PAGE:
# Tag Info

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This is a very easy question, assuming all scores are integers. Here is the simplest algorithm in plain words. We will initiate count, an integer array of 100 zeros. For each score s, we will add 1 to count[s]. To produce the wanted sorted scores, we will output count[1] 1s, count[2] 2s, ..., and finally count[100] 100s. This kind of sorting algorithm is ...

6

Knuth gives a good overview on the history of lists and linked data structures. From The Art of Computer Programming, Volume I, Section 2.6: Linked memory techniques were really born when A. Newell, J. C. Shaw, and H. A. Simon began their investigations of heuristic problem-solving by machine.

4

A balanced binary search tree can support access to arbitrary elements in $O(\log N)$ time per access. Augment the data structure to store, in each node, the number of values stored in the subtree under that node. Then you can find the $i$th largest value in the list in $O(\log N)$ time as well; thus, all basic operations can be done in $O(\log N)$ time.

2

The answer is circular buffer. Such structure could be implemented using array or linked list, but you cannot call explicit array-based circular buffer as linked-list. FSA cannot be "executed" infinitely (type 3 machine only uses fixed input and reads it ones), unless your FSA definition covers Turing Machines.

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List processing is simultaneously three things in the development of computer science. (1) It is the creation of a genuine dynamic memory structure in a machine that had heretofore been perceived as having fixed structure. It added to our ensemble of operations those that built and modified structure in addition to those that replaced and changed content. (2)...

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I will assume that initially $y=0$, as this makes no difference in your problem. Look at the very last two elements $a,b$ that you will apply your operation on: The tuple is $([a,b], y$) and, at the next iteration, it will necessarily be $([a+b],$y+a+b$)$, since $a+b = \sum_{i=1}^n x_i$ is a constant, you only want to minimize $y$. Notice that $a$ (resp. ...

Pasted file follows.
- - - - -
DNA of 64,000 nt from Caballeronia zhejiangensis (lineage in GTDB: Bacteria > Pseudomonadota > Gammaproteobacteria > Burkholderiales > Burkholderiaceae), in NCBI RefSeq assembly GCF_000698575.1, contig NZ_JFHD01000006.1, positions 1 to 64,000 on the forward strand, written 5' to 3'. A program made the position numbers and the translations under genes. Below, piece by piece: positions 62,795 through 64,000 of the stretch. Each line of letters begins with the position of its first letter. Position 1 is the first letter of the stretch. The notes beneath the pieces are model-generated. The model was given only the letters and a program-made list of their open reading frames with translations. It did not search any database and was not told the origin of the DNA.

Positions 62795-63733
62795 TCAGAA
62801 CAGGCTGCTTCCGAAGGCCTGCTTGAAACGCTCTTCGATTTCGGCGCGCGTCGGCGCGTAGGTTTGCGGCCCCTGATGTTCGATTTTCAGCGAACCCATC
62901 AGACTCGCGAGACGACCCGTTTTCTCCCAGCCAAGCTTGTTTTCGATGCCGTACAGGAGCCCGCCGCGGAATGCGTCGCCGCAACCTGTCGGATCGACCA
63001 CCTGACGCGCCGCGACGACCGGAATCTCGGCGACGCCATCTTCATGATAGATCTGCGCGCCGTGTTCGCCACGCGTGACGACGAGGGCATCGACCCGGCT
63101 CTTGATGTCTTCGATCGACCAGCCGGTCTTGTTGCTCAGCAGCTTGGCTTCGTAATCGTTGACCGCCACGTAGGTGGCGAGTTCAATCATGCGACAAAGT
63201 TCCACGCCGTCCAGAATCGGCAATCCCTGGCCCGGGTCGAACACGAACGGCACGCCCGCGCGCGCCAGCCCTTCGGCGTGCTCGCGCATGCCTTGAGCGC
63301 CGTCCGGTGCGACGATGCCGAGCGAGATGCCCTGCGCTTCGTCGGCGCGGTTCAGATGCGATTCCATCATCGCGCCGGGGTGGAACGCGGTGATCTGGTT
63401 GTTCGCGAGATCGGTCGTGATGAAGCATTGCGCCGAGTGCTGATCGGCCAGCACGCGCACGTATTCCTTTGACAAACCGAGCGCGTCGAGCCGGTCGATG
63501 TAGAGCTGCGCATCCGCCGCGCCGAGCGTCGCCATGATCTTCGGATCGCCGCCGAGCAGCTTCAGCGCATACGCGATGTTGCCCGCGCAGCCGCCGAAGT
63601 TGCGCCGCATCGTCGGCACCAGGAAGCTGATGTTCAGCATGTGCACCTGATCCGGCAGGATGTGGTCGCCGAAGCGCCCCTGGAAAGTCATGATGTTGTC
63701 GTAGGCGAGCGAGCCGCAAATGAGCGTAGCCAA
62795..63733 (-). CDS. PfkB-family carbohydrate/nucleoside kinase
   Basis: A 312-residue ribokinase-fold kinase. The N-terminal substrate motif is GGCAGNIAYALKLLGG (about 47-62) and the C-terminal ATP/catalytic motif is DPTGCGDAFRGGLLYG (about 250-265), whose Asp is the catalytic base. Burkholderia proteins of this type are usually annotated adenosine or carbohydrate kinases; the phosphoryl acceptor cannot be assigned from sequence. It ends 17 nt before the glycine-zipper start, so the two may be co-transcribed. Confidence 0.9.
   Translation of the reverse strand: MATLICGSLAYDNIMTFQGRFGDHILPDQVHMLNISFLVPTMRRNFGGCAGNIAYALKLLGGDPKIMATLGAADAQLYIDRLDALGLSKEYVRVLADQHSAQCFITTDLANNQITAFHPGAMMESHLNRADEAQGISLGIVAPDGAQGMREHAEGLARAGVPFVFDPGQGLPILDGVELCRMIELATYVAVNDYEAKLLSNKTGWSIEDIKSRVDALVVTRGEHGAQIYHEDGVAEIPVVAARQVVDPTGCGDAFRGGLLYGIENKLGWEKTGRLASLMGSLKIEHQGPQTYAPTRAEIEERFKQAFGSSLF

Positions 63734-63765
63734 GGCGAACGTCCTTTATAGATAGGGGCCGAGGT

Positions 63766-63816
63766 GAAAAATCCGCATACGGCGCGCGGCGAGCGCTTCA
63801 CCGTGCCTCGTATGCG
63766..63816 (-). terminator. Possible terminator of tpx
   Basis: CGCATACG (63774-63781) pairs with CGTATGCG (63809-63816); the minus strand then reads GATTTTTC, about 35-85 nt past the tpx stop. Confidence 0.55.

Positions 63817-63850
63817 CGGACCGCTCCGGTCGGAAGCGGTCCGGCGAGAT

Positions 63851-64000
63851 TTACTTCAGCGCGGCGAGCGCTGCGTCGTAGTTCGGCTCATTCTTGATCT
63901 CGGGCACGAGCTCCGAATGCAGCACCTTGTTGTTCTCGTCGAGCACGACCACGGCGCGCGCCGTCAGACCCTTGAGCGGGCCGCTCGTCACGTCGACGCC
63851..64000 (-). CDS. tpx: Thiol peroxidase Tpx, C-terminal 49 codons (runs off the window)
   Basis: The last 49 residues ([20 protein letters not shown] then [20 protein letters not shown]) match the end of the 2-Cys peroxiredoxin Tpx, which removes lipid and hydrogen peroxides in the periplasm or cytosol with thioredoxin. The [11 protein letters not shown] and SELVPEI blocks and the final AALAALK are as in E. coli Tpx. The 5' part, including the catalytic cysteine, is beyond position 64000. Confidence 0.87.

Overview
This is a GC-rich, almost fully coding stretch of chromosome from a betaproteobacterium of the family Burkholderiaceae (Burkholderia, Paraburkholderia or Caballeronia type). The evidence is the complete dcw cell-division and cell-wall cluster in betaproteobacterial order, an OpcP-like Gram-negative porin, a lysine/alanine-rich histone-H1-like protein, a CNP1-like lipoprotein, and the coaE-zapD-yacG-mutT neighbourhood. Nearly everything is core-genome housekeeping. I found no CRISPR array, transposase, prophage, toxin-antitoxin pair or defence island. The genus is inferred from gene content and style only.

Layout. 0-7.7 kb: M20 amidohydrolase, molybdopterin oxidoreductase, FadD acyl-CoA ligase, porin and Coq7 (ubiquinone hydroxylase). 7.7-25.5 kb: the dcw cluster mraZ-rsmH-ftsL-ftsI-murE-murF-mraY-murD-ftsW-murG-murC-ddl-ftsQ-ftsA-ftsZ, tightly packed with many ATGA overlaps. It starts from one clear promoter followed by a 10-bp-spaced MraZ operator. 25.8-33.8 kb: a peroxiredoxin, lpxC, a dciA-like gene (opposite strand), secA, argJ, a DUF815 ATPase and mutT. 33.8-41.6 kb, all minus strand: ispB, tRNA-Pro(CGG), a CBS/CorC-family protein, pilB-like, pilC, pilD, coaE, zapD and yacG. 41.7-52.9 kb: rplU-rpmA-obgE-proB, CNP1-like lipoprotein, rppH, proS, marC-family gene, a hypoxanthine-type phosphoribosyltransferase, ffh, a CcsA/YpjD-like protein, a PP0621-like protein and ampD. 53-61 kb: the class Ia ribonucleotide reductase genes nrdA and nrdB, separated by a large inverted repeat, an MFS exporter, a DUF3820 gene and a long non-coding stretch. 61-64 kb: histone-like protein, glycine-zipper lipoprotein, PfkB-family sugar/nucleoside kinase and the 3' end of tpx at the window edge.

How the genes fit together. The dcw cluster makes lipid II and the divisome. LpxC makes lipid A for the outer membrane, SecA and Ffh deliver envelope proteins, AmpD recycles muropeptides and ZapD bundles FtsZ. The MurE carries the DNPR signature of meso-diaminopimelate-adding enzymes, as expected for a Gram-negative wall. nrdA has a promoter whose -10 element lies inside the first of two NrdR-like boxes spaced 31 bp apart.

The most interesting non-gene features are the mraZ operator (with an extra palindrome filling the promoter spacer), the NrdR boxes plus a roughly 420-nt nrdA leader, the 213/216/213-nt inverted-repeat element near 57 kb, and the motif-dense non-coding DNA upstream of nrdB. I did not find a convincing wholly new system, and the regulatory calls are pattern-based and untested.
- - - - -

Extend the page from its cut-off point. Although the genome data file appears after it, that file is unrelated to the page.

2

Yes, using sorting algorithms like merge sort we can achieve this by O(N*logN) we can do better here. The additional information given regarding the bound of test scores is very useful here. do we care about duplicates ? if we are dealing with just scores and doesn't care about the other information like student_name or subject_info and we just want the ...

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An Indexable Skiplist is a skiplist with the added property that it can quickly lookup the $m$th entry (in order) in a skiplist in $O(\log n)$ time in a skiplist of $n$ entries. In other words, it takes a skiplist that is not an indexable skiplist $O(n)$ time, on average, to find the $m$th element in order in a skiplist, while an ordered skiplist can do ...

1

No, that's not what the author means. The author means the specific sequence of characters the user will actually type. If the user is about to write a letter to Al that might be: 'D'::'e'::'a'::'r'::' '::'A'::'l'::rest The point is that you conceptually have "all" of the characters, and you can (with a bit of care) process this list like any other list.

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You might not be able to generate lexicographic permutations for any sequence of arbitrary objects. In order to do so, you will need some way of comparing two objects and determining which one is smaller. Assuming you have this, you could use the following algorithm to generate all permutations of a sequence of $n$ objects in lexicographic order. Start by ...

1

You need an interval tree, which queries in O (logn + m) time, where $m$ is the number of intervals the point hits (as opposed to O (n) for n intervals in the data structure). This should produce enough savings that you'll hardly notice the cost of $m$. This output sensitive algorithm is likely the best you can do. The other answer suggests this ...

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Here's my thought process on this problem: If you only care about "in or out", you can reduce the list of intervals so that no intervals overlap, and the intervals are in sorted order. Sorting by leftmost point takes $O(n \log n)$, then replacing any overlapping pairs with their union takes $O(n)$. But you've said you don't care how long this part takes. ...

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